Inside the studio, I set up a very elaborate system of ropes and perches, and began letting Mandela out a little ahead of schedule. He could lift the wing now, and even fly in short bursts for a few feet. In a few days he was flying the entire length of the room, hovering briefly, then changing direction. But the wing was still very droopy and seemed to tire quickly.
He was becoming tamer toward me, perching on me when he needed to while practicing his flying. He was even letting me, if I was very delicate, scratch his neck and stroke the top of his head. I could approach him whenever I wanted - except when I had on the heavy gloves that meant it was time to get back in the cage. It was going to be so tough to let him go when the time came.
Late one afternoon, 12 days after I got him, he escaped from the cage while outside visiting with his family. He flew up to the wires to be with them, they crowded all around him, and then they all flew away. Mandela had a three or four mile flight home, and I didn't have much faith that the wing was going to hold up. The next day my fears were confirmed when Sonny, Lucia, Chomsky and Stella showed up at my place looking for Mandela.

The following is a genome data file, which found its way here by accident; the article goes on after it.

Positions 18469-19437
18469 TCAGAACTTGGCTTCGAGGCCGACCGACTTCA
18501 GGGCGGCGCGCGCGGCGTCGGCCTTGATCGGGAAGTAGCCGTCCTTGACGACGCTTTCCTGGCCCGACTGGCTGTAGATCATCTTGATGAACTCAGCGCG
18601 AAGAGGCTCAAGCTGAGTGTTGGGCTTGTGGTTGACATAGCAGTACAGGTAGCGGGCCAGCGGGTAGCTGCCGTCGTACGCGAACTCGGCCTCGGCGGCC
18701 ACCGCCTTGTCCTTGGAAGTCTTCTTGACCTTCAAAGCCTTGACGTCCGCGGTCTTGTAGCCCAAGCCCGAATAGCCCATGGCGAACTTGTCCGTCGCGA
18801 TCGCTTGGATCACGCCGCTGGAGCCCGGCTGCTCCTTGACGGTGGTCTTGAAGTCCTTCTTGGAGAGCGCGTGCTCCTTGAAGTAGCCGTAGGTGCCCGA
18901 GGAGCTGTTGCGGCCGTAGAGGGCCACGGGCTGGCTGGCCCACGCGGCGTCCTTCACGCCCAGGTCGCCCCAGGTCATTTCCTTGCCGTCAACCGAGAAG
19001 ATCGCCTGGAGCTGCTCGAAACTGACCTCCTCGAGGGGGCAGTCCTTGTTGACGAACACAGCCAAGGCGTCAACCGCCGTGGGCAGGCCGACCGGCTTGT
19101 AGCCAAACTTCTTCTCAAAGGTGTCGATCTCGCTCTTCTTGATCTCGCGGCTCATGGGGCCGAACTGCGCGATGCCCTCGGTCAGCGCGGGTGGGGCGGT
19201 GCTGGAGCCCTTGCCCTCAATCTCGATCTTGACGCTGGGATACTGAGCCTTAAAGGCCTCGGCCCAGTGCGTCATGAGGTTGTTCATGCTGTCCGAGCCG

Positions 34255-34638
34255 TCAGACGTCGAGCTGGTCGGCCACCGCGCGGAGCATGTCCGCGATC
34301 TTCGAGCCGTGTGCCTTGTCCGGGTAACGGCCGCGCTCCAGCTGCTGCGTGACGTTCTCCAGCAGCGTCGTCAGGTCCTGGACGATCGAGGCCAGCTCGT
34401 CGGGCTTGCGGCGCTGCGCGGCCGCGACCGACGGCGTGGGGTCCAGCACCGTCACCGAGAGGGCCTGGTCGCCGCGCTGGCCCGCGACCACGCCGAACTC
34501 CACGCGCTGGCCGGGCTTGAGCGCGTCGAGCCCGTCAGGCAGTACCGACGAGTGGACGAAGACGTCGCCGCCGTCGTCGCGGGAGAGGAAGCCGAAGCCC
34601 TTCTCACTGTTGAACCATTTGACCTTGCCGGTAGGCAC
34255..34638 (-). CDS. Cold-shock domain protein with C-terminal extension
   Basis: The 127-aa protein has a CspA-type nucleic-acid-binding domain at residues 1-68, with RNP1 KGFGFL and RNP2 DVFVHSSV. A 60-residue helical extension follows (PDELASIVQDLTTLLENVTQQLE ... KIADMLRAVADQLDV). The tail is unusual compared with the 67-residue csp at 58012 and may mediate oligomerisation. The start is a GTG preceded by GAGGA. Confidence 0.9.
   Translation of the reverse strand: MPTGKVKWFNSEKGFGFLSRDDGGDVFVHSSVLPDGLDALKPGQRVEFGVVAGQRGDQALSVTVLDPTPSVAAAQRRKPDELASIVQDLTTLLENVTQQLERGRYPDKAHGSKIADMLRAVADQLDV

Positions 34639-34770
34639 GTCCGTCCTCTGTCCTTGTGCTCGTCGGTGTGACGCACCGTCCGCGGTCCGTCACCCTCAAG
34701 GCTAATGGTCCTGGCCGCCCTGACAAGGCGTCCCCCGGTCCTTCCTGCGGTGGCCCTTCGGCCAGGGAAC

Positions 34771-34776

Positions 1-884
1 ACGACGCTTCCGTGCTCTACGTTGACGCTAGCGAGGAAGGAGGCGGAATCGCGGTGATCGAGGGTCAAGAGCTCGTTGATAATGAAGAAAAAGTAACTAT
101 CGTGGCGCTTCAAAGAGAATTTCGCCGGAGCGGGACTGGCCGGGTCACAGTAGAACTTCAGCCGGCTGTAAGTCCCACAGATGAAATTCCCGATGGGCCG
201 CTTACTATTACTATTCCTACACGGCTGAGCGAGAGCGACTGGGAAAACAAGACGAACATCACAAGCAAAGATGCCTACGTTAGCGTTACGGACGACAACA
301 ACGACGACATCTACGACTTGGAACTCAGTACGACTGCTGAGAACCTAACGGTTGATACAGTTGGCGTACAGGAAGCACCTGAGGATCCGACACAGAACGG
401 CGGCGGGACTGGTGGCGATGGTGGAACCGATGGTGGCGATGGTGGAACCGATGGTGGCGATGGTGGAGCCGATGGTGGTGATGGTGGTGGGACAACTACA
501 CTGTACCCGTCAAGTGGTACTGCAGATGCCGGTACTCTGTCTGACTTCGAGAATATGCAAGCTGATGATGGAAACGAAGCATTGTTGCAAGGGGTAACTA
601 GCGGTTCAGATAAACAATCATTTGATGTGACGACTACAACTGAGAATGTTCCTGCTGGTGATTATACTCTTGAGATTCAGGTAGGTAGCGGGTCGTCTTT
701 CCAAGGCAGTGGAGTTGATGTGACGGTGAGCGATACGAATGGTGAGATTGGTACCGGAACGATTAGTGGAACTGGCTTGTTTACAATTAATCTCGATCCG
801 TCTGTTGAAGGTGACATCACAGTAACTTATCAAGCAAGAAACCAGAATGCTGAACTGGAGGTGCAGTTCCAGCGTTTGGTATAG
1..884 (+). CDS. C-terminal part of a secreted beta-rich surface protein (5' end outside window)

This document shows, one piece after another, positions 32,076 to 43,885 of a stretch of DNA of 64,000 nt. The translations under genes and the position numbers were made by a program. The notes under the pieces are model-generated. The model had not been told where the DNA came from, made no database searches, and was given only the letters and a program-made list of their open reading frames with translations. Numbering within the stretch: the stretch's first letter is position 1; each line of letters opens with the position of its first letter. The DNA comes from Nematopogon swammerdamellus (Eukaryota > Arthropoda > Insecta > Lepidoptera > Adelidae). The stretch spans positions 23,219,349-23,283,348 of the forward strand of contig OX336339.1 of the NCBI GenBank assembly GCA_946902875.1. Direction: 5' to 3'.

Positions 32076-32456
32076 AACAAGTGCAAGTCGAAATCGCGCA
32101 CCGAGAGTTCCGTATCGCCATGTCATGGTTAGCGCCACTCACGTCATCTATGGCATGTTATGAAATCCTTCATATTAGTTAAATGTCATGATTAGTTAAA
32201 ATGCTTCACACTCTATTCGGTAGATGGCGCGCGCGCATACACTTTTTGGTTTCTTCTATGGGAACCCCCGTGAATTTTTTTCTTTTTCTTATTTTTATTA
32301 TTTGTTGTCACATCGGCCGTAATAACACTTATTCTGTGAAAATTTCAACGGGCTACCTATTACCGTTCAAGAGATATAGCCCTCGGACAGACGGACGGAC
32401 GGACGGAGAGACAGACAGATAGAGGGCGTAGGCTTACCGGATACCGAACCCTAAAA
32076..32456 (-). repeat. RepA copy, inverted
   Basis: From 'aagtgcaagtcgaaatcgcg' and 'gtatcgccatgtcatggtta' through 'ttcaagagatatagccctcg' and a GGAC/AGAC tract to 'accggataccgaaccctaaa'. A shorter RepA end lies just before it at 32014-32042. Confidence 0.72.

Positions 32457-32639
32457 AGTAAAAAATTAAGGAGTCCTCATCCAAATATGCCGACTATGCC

Three days later, I was back feeding the flock. I was a little sad about Mandela and being with the flock cheered me up some. It was raining and everybody was wet and difficult to recognize. Chomsky flew onto my hand. I was glad to see that I hadn't been regarded as Mandela’s captor. The conures were ravenous and it was a particularly unruly feeding. After about 20 minutes most of them had gone to seek shelter in the trees, leaving just Chomsky on my wrist. I turned my attention to him, examining him for new red feather growth when I suddenly realized that I was looking at Mandela. He had made it, droopy wing and all. I was overwhelmingly, noisily ecstatic. He had to know how happy I was. A lump of coal would have known. I rubbed his beak with my nose, and Mandela - who rarely made a sound the entire time he lived with me - began cawing lightly.
As I write this, I'm still feeding the flock, but my position here will be ending soon and I will have to leave "my birds." I love them and I'll miss them. I don't think you could say that I have their love, but I do have their trust - a trust I value greatly.